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The Secret Life of Pets: A Worthy Portrayal of Them and Us

An essay on a very popular movie raises numerous questions about pet keeping

The Secret Life of Pets is an extremely popular movie that makes people laugh about what their companions are doing when they are left at home. A brief description reads:

Max (Louis C.K.) is a spoiled terrier who enjoys a comfortable life in a New York building until his owner adopts Duke, a giant and unruly canine. During their walk outside, they encounter a group of ferocious alley cats and wind up in a truck that's bound for the pound. Luckily, a rebellious bunny named Snowball swoops in to save the doggy duo from captivity. In exchange, Snowball demands that Max and Duke join his gang of abandoned pets on a mission against the humans who've done them wrong.

This movie also raises numerous questions about our choice to share our homes with nonhuman animals (animals). A recent essay by Psychology Today writer Dr. Jessica Pierce called "The Secret Life of Pets? Forget the movie, here's what it's really like," who also wrote a recent book called Run, Spot, Run: The Ethics of Keeping Pets, presents a balanced and extremely important discussion of this show (for an interview with Dr. Pierce please see "Are You Ready to Give Another Animal the Best Life Possible?). When the hundreds of comments are also factored in, this brief piece is a gold mine of information that focuses in on our relationships with animals who we invite into our homes and lives. 

Dr. Pierce's essay is available online so here are a few snippets to whet your appetite for more. She begins:

The main character in the new film The Secret Life of Pets is a white and tan terrier named Max. As the movie opens, Max gushes about how wonderful his life is with his beloved owner, Katie, in their Manhattan apartment. There is only one problem, he tells the audience: “She leaves!” Indeed, the opening scene is a series of doors slamming in pets’ faces.

For a split second, the pets appear bereft and lonely, but they quickly shake it off and the fun begins. They open cage doors, climb through windows and gather in apartments and on sidewalks. They have parties, with butt-sniffing and bowls of biscuits; they rock out to heavy metal music and, on the day in question, have wild and unexpected adventures involving deranged alley cats, dog catchers, and the Revolutionary Army of Flushed Pets who are plotting revenge against the humans who abandoned them.

She goes on to write, "The Secret Life of Pets was written to entertain, not to provide social commentary on the state of pet-keeping in America. But in addition to providing some clean summer fun, the movie offers an opportunity for serious reflection upon this most bizarre human cultural ritual. And some reflection is in order, since the wellbeing of millions of animals is at stake."

I agree. Dr. Pierce notes that many pets suffer behavioral and other serious problems, and writes: "By one accounting, the average pet owner spends only 40 minutes a day really interacting with his or her animal. Pets have few opportunities to interact with others of their own kind, leaving them in a state of constant social starvation. Rates of morbid obesity are even higher in dogs and cats than they are in humans – unmistakable evidence that our animals are not getting the physical exercise they desperately need."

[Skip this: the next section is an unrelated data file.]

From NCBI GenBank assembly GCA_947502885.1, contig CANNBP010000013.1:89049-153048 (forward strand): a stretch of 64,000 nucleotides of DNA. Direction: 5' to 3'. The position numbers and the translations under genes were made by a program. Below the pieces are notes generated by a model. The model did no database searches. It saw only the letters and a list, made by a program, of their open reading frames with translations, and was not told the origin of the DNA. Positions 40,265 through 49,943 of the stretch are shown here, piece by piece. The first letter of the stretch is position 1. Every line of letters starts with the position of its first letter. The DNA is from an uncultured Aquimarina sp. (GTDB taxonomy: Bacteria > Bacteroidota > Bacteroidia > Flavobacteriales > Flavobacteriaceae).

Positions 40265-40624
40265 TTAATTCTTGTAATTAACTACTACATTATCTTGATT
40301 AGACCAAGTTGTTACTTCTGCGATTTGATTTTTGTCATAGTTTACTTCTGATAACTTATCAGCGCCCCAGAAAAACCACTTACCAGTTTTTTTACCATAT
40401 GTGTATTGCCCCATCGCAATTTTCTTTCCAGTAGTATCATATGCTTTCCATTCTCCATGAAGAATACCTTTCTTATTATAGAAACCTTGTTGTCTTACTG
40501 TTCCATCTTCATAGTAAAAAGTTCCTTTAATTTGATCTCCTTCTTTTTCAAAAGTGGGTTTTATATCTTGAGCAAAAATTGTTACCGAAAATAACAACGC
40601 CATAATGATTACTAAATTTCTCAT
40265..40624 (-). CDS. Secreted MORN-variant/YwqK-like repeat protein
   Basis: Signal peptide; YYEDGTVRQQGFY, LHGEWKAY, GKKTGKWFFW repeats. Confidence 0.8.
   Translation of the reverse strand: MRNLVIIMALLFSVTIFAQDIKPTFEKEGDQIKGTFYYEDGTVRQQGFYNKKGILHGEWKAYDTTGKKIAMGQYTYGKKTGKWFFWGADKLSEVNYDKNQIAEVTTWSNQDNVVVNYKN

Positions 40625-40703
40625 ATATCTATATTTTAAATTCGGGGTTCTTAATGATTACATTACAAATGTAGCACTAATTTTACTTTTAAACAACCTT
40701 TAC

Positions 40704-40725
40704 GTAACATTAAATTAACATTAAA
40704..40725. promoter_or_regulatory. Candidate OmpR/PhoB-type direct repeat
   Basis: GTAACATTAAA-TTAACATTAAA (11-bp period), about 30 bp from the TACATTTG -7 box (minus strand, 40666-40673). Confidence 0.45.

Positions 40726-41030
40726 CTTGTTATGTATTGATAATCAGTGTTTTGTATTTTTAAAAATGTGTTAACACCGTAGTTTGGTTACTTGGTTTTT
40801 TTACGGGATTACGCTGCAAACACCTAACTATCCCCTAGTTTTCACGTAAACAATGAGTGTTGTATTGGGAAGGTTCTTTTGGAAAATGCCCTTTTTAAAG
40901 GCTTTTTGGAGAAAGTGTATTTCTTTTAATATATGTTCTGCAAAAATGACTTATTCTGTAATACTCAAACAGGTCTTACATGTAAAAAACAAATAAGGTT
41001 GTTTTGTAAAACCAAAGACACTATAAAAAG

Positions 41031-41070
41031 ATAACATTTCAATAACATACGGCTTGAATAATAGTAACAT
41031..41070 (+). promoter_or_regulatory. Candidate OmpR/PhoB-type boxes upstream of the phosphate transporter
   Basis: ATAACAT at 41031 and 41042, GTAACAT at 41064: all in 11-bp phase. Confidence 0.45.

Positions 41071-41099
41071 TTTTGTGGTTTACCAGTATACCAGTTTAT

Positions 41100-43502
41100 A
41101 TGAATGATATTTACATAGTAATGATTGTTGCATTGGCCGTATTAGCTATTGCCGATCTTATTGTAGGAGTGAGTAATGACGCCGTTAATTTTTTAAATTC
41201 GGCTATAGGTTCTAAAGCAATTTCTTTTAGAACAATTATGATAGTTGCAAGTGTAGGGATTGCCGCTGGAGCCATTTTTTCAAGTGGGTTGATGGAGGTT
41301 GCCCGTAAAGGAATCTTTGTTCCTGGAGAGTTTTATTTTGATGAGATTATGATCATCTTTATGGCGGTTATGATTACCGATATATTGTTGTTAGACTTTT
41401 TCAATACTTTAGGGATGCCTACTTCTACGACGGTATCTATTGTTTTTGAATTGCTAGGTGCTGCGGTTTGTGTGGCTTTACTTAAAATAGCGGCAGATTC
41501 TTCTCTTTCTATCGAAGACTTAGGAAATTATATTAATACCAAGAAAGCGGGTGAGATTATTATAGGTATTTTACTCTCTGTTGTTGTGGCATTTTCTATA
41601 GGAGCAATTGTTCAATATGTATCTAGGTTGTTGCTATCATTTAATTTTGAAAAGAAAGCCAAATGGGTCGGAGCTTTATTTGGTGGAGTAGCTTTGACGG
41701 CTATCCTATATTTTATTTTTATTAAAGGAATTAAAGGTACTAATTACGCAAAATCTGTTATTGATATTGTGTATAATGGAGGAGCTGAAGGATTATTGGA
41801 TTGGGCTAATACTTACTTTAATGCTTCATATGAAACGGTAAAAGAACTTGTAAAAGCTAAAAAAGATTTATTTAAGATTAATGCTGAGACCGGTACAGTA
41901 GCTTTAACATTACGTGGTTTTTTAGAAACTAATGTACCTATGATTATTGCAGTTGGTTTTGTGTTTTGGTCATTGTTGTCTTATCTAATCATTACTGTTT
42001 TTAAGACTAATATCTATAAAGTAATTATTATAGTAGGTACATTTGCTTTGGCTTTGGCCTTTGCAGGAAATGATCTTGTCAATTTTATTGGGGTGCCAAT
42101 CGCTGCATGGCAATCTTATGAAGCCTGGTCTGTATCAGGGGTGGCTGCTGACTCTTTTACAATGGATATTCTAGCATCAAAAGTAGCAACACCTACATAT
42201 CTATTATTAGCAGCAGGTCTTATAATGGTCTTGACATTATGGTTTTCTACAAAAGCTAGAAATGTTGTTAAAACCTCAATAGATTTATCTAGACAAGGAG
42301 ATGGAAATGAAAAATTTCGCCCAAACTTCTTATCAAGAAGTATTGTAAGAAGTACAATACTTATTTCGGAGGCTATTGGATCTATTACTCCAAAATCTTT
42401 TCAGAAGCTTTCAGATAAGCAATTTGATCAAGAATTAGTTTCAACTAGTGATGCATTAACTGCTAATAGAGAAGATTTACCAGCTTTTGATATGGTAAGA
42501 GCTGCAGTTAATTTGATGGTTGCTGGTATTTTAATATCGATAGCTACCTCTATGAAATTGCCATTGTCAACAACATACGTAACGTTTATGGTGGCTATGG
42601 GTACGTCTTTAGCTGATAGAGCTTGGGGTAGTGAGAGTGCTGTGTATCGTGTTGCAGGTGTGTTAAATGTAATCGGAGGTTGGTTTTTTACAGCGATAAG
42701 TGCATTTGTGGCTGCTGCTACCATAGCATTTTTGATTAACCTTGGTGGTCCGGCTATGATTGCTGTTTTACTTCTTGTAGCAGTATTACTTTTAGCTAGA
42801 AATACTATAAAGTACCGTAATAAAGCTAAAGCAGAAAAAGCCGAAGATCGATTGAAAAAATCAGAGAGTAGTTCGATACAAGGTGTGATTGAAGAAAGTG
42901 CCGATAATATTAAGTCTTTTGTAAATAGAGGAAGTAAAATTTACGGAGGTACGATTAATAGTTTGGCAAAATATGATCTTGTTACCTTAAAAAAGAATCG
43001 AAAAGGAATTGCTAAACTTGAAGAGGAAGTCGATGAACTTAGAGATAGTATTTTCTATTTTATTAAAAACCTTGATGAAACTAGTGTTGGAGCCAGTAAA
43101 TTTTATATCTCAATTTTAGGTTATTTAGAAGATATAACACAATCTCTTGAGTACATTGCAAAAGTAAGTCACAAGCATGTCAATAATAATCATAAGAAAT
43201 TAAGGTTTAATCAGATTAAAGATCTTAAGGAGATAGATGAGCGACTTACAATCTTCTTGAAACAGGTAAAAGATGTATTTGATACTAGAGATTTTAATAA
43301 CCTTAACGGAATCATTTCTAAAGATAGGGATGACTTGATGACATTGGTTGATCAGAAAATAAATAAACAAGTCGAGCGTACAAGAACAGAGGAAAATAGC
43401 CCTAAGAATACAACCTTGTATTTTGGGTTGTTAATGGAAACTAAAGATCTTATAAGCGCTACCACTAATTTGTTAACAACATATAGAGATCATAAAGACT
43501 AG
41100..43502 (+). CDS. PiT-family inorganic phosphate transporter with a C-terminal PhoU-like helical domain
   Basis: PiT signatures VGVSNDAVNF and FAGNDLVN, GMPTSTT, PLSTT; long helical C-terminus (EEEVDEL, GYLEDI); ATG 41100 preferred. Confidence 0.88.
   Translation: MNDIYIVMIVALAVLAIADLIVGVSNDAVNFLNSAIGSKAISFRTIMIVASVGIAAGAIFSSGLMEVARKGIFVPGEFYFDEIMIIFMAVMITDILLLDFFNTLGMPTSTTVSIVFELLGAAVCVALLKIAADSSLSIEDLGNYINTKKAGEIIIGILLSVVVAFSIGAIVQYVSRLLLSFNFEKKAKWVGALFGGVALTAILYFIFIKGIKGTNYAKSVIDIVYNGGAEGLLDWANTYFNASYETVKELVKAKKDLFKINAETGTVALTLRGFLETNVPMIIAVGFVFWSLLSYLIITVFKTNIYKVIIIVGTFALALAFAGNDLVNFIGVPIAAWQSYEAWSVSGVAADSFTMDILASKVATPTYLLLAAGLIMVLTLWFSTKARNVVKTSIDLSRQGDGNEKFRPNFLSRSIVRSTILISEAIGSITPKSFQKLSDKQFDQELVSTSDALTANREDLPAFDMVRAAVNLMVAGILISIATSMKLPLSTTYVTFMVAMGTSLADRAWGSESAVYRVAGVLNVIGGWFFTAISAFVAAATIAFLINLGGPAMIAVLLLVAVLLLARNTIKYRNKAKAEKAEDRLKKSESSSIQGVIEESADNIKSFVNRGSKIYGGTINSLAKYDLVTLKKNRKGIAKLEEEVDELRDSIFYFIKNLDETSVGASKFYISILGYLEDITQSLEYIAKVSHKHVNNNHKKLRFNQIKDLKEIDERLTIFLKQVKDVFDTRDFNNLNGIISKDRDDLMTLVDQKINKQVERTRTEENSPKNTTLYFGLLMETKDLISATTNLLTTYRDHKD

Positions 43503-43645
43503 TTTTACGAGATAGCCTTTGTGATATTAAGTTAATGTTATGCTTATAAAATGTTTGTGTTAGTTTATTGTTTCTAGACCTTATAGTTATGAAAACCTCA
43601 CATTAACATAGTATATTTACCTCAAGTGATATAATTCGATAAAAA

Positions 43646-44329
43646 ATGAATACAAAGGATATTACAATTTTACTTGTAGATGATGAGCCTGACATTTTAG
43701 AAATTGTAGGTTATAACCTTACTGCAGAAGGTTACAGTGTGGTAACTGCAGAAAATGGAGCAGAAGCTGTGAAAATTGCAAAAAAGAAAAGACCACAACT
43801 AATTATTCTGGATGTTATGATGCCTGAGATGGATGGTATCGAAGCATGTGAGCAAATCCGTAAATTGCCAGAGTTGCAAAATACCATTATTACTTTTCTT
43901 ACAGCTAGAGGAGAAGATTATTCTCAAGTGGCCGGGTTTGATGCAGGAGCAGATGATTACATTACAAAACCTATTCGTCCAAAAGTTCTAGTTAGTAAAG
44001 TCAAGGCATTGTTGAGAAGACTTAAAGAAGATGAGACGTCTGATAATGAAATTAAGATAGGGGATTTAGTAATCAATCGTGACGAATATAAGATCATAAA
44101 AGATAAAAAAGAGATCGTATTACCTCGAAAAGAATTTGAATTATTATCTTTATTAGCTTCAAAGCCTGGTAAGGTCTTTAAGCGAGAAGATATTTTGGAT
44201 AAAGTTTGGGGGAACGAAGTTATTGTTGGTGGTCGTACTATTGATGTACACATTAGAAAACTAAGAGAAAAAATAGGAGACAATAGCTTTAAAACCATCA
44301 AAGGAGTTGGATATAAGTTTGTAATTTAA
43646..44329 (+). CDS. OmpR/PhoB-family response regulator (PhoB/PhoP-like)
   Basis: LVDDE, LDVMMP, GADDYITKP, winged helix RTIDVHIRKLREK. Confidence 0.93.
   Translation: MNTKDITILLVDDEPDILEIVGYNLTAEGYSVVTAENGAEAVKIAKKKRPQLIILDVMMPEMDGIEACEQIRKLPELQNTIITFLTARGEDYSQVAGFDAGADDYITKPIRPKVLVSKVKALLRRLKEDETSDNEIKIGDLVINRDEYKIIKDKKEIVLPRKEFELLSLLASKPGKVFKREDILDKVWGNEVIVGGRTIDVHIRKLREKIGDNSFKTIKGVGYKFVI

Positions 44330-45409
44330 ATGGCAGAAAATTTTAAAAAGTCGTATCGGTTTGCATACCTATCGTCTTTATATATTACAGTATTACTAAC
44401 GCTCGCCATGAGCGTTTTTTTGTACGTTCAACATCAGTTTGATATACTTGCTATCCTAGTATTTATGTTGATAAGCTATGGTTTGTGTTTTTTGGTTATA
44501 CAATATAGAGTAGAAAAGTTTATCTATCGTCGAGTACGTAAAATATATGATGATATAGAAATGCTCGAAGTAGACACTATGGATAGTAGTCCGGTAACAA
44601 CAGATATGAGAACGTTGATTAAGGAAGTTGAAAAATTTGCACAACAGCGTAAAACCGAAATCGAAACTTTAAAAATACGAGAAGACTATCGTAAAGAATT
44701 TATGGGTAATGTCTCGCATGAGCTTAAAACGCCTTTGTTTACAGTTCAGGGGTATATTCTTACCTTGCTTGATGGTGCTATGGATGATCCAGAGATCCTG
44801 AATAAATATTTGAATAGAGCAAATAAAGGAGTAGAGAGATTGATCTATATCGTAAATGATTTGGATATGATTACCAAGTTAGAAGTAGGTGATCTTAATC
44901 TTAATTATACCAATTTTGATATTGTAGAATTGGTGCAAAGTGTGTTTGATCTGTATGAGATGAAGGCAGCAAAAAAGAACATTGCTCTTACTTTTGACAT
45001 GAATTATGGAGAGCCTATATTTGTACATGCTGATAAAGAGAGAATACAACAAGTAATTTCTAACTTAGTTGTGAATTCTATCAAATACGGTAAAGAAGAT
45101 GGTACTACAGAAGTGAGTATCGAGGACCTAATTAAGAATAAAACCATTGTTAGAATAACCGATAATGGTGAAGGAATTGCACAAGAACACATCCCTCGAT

While Dr. Pierce notes that many pets get frustrated and bored and highly destructive, she also stresses that "Secret Life reminds us that animals do have complex worlds of their own – worlds which interlock with ours. We can do our best to help them have interesting lives, have some independence from us, and have opportunities to engage in the behaviors for which they have evolved and which they still 'need' to perform."

Are we doing the best we can? When we do it's a win-win for all

The Secret Life of Pets is a most valuable movie. Anthrozoologists, researchers who study human-animal relationships, will find lots of food for thought in this movie. I am thrilled that a movie like this was made, and hope that people not only laugh at the antics of the animals who are portrayed in it, but also ask themselves, "Are we giving our pets the very best life possible?" We are their lifeline; we are their oxygen. Dr. Pierce's final words must be taken to heart. She writes, "it is incumbent upon us as responsible guardians to make sure the secret lives of our pets are fulfilling and happy."

In no way is Dr. Pierce a killjoy. Rather, she, along with others who are concerned about our relationships with pets, including the numerous people who took the time to pose thoughtful and wide-ranging comments, are raising questions that have been ignored for far too long. When we pay careful attention to what we are doing when we choose to bring other animals into our lives, it's a win-win for all.

Marc Bekoff's latest books are Jasper's Story: Saving Moon Bears (with Jill Robinson), Ignoring Nature No More: The Case for Compassionate Conservation, Why Dogs Hump and Bees Get Depressed: The Fascinating Science of Animal Intelligence, Emotions, Friendship, and Conservation, Rewilding Our Hearts: Building Pathways of Compassion and Coexistence, and The Jane Effect: Celebrating Jane Goodall (edited with Dale Peterson). The Animals' Agenda: Freedom, Compassion, and Coexistence in the Human Age (with Jessica Pierce) will be published in early 2017. (Homepage: marcbekoff.com; @MarcBekoff)

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